I met Nathan Dean (Drummer in JJ&H) a couple days later. We hit it off immediately. He’s actually the one who gave me the last name James, he rubbed my ego so it worked out.” James, Jason, and Nathan auditioned a couple guitarists over the next month, “We knew we wanted a funk band. We knew it would take someone special. We didn’t find him.”

Then one day in a basement on the north side of town Nathan Dean mentioned he knew some guys that lived together that played horns. Matt Parker (Alto Sax for JJ&H) and Kyle Welna (Tenor Sax) were invited to rehearsal the next day. “I was nervous because I knew I needed horns to make it all work, and I just couldn’t find any willing to try out.” James recalls. “Matt and Kyle are awesome, they picked up the parts of the grooves, brought beer, and didn’t blush when I made advances on them. I asked them to be in the band after an hour of jamming.” Jaedyn knew the horn section wasn’t full yet. “I had played a couple of shows with Oliver Quincy and they had this little blonde trumpet player come in and solo from time to time, I didn’t like her boyfriend, but I wanted her. (Jamie LeBlanc Trumpet player of JJ&H) I called her, she ditched the guy, and became a member of The Hunger. Jamie LaBlanc is a badass.”

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Around that same time Jaedyn James & The Hunger moved into L9 Studios with five other bands (Oliver Quincy, Cool Dog, Manic Planet, and Tree Blood.) “I knew the band wasn’t finished. I needed backup vocals. Keys. Guitar. Someone to play tambourine. Someone to take my cape on and off, (laughs) I ended up auditioning my best friends little sister, nervously, (Savannah, backup vocals for JJ&H) she nailed it. It’s been nothing, but harmony since.” The last addition was Lily (Tambourine/ glitter girl), “Me and Savannah just couldn’t deal with the tambourine. We had a bad attitude about it. Then one night Lil came over and helped me bedazzle my shoes and clapped along to my Sam and Dave record and wa-la we had our tambourine player!”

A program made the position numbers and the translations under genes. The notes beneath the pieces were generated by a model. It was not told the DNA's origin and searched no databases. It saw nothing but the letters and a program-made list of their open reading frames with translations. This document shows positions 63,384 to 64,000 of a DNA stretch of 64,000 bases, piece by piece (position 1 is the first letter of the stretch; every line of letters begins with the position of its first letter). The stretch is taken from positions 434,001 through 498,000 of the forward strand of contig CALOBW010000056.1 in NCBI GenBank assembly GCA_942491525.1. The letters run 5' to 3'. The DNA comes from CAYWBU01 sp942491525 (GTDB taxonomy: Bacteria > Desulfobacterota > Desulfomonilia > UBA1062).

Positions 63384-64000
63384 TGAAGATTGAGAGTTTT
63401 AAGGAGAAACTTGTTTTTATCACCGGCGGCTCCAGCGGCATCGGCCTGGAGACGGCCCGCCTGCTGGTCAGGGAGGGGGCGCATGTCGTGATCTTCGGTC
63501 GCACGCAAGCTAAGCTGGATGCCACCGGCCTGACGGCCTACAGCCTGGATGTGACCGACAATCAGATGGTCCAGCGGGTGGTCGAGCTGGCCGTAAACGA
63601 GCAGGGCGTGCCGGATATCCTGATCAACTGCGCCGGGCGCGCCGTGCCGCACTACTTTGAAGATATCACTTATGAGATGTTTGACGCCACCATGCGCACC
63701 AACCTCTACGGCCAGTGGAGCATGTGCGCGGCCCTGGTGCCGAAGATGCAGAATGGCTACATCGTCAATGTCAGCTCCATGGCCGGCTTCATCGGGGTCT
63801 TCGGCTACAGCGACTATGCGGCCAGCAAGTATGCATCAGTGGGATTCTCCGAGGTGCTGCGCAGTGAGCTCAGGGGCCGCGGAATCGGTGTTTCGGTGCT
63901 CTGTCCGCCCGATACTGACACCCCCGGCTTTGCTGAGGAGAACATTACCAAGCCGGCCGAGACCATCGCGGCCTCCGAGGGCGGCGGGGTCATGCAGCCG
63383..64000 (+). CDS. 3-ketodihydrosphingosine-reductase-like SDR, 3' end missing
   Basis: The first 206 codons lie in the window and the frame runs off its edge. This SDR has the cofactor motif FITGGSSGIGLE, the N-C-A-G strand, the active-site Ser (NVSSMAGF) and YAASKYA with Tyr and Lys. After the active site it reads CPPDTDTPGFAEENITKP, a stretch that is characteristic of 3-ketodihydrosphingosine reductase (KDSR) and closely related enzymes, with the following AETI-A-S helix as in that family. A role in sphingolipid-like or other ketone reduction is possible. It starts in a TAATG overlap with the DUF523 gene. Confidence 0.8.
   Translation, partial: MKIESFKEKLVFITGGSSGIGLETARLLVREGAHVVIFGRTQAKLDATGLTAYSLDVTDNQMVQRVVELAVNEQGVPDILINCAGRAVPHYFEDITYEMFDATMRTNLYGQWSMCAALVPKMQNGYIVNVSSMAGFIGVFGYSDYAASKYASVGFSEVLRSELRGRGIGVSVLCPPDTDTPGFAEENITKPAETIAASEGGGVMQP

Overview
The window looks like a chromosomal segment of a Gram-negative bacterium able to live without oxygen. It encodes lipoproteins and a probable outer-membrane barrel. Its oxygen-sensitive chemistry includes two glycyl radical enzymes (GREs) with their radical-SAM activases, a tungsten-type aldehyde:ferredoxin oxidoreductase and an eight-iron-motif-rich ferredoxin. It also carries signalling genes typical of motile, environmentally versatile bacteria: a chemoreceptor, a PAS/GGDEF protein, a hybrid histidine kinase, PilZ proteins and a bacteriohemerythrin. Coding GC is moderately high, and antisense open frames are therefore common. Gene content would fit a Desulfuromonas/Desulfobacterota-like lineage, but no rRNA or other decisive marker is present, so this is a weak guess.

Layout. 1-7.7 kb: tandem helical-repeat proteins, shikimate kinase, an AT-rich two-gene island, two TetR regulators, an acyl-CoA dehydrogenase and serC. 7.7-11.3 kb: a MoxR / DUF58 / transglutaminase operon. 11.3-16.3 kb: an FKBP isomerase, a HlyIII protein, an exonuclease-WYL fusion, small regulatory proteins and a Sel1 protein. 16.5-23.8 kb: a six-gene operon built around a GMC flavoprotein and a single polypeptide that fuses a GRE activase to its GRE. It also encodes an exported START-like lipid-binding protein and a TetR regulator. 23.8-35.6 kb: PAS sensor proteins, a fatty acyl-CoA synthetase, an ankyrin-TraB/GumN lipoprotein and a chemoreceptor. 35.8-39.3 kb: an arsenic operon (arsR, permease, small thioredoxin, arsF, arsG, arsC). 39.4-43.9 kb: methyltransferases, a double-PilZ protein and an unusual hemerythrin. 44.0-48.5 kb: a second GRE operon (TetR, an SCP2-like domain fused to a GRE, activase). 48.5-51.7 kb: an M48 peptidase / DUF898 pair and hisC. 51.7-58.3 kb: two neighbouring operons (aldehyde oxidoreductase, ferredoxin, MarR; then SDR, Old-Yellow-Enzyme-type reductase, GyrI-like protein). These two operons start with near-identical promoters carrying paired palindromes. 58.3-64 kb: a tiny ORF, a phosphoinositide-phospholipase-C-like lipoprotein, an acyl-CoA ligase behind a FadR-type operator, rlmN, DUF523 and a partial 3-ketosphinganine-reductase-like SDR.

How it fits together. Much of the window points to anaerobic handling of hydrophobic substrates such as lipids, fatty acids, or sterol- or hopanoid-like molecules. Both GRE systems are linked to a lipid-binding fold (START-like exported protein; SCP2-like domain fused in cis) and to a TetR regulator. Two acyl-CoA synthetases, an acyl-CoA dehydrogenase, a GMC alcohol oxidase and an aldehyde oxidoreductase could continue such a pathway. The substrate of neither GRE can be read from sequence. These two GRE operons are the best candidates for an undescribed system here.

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That made eight total members in Jaedyn James & The Hunger. James was thrilled. Rehearsals were going so well and the chemistry was so good that she set the date for the debut at Mayslacks. The owner of Mayslacks almost didn’t give Jaedyn the date because, “Funk music won’t go over in my bar.” “I just wasn’t going to take no for an answer.” James said. “I told him I knew everybody in town. That everyone I knew loved to drink. That this was my home town bar and that someday I would die in this bar with everyone that would be at the show. He gave me the whole night.” James thought she had bitten off more than she could chew- three hours to fill in just three months of being a band. “I had no idea what I was going to do, I had all sorts of hair brained ideas. Then I came across my friend’s band, ‘The Uncle Bob Show’ and I knew I had a killer opener. The debut was the best night of my life. It wasn’t perfect. We’re not done yet, but I got to do exactly what I’m meant to do.”